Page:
1. I hope Yallop can give the Fire guts and lead them to Glory. This club with all its history is long overdue for some silverware, I really hope he cleans house with the Fire roster and gets rid of all the stragglers not earning their keep in the team. I cant wait to see which players hes gonna bring or the style of football hes going to instill in the Fire. I know its a rebuilding period but after 6 long trying years it is something to really get excited about. I think ill call my Fire season ticket rep and renew!

    • I think he’s got a solid core of players. Certainly, there is some expensive dead weight to lose. As of yesterday, Yallop started to fire assistant coaches and other technical staff, namely, Rafa Carmona (Scouting Director).

  2. That’s very true, he does a good solid core but as you mentioned there is a lot of dead expensive weight. I see Yallop waiving a lot of the bench and pressuring starters to give 100 percent on the field, next season despite being a transitional period could be a resurgence for the Fire.

    • Indeed. With the correct 4-5 changes, 2014 should be a better year.

      Also, I certainly misjudged Rafa Carmona’s length of stay post Leon/Klopas. I figured he’d be around at least a few months. He was fired within a week.

      As expected, the assistant coaches were let go too. The one that remains, which puzzles me, is Tony Jouaux. The team wasn’t fit enough in 2013, and Jouaux is complicit in that failure. That said, it’s been less than a week since Yallop was hired, so Tony may be let go as well.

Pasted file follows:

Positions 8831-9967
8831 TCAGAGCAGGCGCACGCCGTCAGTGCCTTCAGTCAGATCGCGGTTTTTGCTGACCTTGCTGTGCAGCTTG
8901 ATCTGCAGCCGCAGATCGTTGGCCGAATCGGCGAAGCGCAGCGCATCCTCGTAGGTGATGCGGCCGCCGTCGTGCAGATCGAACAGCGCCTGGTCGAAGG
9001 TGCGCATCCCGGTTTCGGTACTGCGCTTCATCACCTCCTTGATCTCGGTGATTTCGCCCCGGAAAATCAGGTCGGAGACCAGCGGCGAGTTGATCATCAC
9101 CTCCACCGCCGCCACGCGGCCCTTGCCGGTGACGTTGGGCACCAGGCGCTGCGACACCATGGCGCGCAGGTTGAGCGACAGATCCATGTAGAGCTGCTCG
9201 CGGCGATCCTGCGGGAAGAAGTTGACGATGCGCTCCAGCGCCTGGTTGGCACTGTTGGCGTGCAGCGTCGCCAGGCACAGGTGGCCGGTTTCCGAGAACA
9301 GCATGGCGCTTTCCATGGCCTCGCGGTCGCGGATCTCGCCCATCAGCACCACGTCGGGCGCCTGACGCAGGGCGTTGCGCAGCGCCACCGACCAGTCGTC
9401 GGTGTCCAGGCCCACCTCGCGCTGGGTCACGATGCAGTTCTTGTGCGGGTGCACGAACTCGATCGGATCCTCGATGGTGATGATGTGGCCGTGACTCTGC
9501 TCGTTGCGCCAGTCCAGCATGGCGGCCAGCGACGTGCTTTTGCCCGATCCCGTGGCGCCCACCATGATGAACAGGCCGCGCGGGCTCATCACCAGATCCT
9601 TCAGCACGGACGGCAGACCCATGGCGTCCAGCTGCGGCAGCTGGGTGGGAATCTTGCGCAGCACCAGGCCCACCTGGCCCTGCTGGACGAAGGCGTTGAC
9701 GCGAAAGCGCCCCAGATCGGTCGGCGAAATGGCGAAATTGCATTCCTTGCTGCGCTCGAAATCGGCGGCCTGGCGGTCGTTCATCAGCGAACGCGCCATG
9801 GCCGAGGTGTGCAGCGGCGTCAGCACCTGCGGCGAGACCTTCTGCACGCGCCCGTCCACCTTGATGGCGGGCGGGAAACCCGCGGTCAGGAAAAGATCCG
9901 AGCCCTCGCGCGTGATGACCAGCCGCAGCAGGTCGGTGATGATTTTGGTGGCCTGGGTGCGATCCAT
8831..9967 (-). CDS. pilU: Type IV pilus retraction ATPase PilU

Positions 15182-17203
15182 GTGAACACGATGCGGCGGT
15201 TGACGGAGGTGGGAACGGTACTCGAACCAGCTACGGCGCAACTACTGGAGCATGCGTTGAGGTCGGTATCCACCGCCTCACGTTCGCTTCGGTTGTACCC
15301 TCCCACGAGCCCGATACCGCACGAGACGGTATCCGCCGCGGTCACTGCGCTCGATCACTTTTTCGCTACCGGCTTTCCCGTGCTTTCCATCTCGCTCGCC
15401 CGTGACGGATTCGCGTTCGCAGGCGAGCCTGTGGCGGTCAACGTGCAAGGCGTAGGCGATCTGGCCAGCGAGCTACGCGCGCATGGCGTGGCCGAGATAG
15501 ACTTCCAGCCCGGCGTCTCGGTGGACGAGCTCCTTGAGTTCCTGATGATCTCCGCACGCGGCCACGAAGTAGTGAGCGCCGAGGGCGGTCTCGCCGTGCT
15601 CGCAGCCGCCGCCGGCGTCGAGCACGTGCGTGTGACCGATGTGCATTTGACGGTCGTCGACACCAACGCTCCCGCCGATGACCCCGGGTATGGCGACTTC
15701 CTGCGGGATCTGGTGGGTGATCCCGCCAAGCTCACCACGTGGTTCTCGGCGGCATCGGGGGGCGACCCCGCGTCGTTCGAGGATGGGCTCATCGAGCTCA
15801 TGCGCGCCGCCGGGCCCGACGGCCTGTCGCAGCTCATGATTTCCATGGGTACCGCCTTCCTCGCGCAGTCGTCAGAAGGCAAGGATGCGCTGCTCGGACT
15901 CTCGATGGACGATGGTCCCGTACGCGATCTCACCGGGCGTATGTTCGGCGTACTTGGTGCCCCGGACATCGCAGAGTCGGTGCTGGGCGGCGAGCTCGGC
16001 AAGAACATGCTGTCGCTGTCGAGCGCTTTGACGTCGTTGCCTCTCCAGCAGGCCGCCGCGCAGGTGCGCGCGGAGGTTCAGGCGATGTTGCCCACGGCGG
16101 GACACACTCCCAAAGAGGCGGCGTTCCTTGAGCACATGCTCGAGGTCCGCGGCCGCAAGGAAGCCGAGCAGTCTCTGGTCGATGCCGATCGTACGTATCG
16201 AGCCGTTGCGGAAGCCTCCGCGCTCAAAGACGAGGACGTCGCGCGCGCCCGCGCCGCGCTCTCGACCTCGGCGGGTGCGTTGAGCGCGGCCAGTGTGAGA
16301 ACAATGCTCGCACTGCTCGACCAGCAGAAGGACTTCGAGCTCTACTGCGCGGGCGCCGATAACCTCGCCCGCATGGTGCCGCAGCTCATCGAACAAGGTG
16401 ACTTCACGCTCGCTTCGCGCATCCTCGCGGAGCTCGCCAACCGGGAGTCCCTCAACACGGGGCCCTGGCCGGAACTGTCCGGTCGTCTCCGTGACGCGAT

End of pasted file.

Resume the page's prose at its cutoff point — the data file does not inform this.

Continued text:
3. Also Yallop is going to revamp the Fire’s scouting ability. No longer to we have to suffer from Perovich’s Uruguayan pipeline which has brought little success and drag on the salary cap. I’m both curious and excited to see who Yallop brings in, maybe a world class DP. Overall Yallop is rebuilding this Club from the top which is what the Fire has needed for the past few years. I just Andy gives him the tools and resources to do it.

    • I’m less concerned with a big DP and more concerned about depth and getting more youth into the squad.

      I was looking at my roster spreadsheet yesterday and updated the players’ ages through Feb. ’14 (before the start of next season). This squad is ageing and has few players under 25. Over time, Yallop must find a way to build depth through the club’s development system, a la LA Galaxy. There’s so much talent in Chicago Fire’s exclusive zone (or whatever MLS calls it) but the club hasn’t done a good enough job getting these players into the first team pipeline. Sure, the academy’s scale has drastically expanded, but what good is it if it it isn’t producing 19, 20, & 21 year-old players who are getting MLS minutes?

      Yes, in the short run, Yallop’s got some important work to do w/ getting his first team set by March. But the long-run challenges are much greater, as he must remedy what appears to be systemic failure on the scouting and development side.

      • You’re right on that , Duka and Quincy should be featured more prominently. But the bigger issues is the aging defense the Fire has particularly Segares and Pause. As long as Anibaba and Berry stay healthy the center is good, add Jumper into the mix.